Proper 10A; Matthew 13:1-11, 18-23
I have a complicated relationship with the parable of the sower. It has so many facets to it that you really can't take it all in without spending time pondering it.
For instance, if the sower is God, we can look at it through the eyes of abundance with God generously spreading the Good News of the kingdom. But then again, if the sower is God, why didn't he have better aim? If he knows where he is throwing the seeds, does that mean he knows that some will land on the path or other undesirable locations? And if he knows, are some seeds predestined to be snatched away by the evil one? Wow.
Or maybe the sower isn't God, but is us. If that's the case, we should recognize it is our job to spread the word of the Good News of the kingdom as far and as wide as we can without making judgments as to the worthiness of the people to whom we are talking. In other words, it's not our job to determine if a person has no depth, or is easily distracted. It is simply our job to sow the seeds.
Or maybe we need to remember that we are the seeds. While it may be tempting to think that we are the seed that lands in good soil, and that we hear and heed the Good News of the kingdom so that we bear much fruit, the reality is more likely to be that each scenario represents a particular time in our lives. Yes, there are times I bear good fruit. But then there are also times when I am overcome by the cares of the world or am snatched away by the evil one (see Paul these last few weeks), or I am faced with rocky trials and feel I can't go on. To be honest, sometimes those particular times happen in the same week, or maybe even on the same day.
Like I said, I have a complicated relationship with this parable.
So with all of these facets of sower, seed, and place (where we land), where might we focus our attention? For today I want to look at the final verse: But as for what was sown on good soil, this is the one who hears the word and understands it, who indeed bears fruit and yields, in one case, a hundredfold, in another sixty, and in another thirty.
The seed sown on good soil is indicative of the one who hears the word of God, or the word of the kingdom of God, and understands. Or, as James says, we must not only be hearers of the word, we must also be doers of the word. Understanding means doing. Understanding means learning.
We see this in almost every facet of life. We all know the object of every game is to score more points than your opponent – from bowling to tennis. It's a simple matter to hear how the game is played. But good coaches will teach their players to understand the game, to learn rules and nuance to help players develop. Good players will take the time to learn and develop. Doctors, lawyers, mechanics, arborists, accountants, you name it, all work to understand their field more deeply.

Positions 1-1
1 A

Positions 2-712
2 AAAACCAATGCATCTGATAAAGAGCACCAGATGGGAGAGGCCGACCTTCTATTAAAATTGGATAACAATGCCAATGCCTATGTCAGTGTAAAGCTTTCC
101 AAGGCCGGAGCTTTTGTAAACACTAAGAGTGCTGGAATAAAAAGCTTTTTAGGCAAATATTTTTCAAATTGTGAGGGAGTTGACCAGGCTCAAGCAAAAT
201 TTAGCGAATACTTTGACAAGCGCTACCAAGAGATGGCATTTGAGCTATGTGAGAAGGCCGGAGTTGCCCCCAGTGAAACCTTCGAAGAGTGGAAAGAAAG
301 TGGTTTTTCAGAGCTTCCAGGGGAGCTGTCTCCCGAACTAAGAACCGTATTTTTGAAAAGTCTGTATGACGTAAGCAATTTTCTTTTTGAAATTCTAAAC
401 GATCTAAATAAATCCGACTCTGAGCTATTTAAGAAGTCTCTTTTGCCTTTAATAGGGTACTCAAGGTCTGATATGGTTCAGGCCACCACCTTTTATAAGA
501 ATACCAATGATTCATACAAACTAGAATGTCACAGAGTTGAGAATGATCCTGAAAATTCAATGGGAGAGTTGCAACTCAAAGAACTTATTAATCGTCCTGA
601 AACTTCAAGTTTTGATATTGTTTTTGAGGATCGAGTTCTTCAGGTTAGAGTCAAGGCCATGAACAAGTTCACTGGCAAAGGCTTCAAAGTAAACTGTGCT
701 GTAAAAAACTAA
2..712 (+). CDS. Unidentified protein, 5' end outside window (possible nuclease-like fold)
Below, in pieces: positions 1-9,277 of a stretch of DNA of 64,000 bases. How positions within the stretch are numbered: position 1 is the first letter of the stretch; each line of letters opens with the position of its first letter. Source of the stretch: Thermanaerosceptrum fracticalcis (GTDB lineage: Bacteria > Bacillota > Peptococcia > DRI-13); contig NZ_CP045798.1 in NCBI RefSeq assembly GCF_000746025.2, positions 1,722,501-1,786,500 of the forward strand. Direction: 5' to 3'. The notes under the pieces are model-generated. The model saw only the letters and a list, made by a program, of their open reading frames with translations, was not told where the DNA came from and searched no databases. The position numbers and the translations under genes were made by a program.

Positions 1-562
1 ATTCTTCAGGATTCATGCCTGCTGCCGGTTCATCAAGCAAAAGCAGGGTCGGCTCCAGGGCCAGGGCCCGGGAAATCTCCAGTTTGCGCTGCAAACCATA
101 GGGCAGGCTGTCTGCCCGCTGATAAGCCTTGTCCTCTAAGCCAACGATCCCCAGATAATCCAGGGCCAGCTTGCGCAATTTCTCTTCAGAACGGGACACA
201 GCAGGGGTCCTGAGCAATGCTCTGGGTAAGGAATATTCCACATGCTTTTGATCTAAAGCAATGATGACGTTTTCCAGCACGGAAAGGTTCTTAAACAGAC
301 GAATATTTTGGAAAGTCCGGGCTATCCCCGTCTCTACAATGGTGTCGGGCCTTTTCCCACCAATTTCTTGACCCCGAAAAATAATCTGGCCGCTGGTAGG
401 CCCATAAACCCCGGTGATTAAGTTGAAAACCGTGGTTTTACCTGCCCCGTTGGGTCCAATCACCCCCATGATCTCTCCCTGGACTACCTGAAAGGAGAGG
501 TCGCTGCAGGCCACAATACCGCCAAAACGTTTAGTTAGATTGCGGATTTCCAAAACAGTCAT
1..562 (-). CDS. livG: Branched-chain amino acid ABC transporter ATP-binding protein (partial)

For instance, I learned that the heart's cells coordinate with each other so that they beat in unison and that coordinated beating pumps our blood throughout the body keeping us alive. I know that. We all know that. But you certainly don't want me performing heart surgery because I really don't understand how it all works.
The same can be said for Christianity. The basic tenets of the faith are fairly easy to cite: Love God, love neighbor; Jesus was God incarnate; he was crucified, died, buried, and rose on the third day; bread and wine become body and blood. Like a coach who is asked, “What does your team need to do today to win?” and answers, “Score more points than them,” it's easy for us to say, “Love God and love your neighbor,” or, “Three in one and one in three,” without really understanding.
As we think about this parable and the seeds that are scattered onto various places – the path, on rocky ground, amongst thorns, and in good soil – it's important to note that it's not the passivity of the seed Jesus is describing. We can't look at this parable and say, “Well, God put me in a place where I'm easily taken by the evil one, so woe is me.” Instead, Jesus is describing the results of our actions.
If we hear the word of the kingdom and do nothing, we allow ourselves to be snatched up by the evil one. If we hear the word and get all excited, but spend no time working to deepen our faith, we are like plants with no depth and will fade away quickly. If we hear the word but are more concerned with our image or with chasing after wealth, we allow ourselves to be choked by the weeds. But if we hear the word, work to understand it and work to deepen our faith, we will grow and produce good fruit.
This parable isn't about where people fall. This parable is about what we are doing with what we have been given.
Are we using our gifts and talents for the benefit of the kingdom? Are we practicing good stewardship of what God has given us? Are we contributing financially to the mission of the Church? Are we taking to time to learn and understand the word of God through study, inquiry, critical reviews, sharing our faith, and working to shape our lives in the manner of Christ?
God is the sower spreading the Good News of the kingdom far and wide. But this isn't a parable about God's bad aim; this is a parable about what we do with what a generous and abundant God has given us. We can choose to ignore the Good News. We can choose to place more value on worldly pursuits than on Godly pursuits. We can choose to think we know it all because we've heard the Good News. We can also choose to work to understand that Good News, deepening our faith, and produce good fruit.
Either way, the choice is always ours. And that choice will lead us to being snatched away, choked off, or with the opportunity to bear good fruit.
Which will you choose?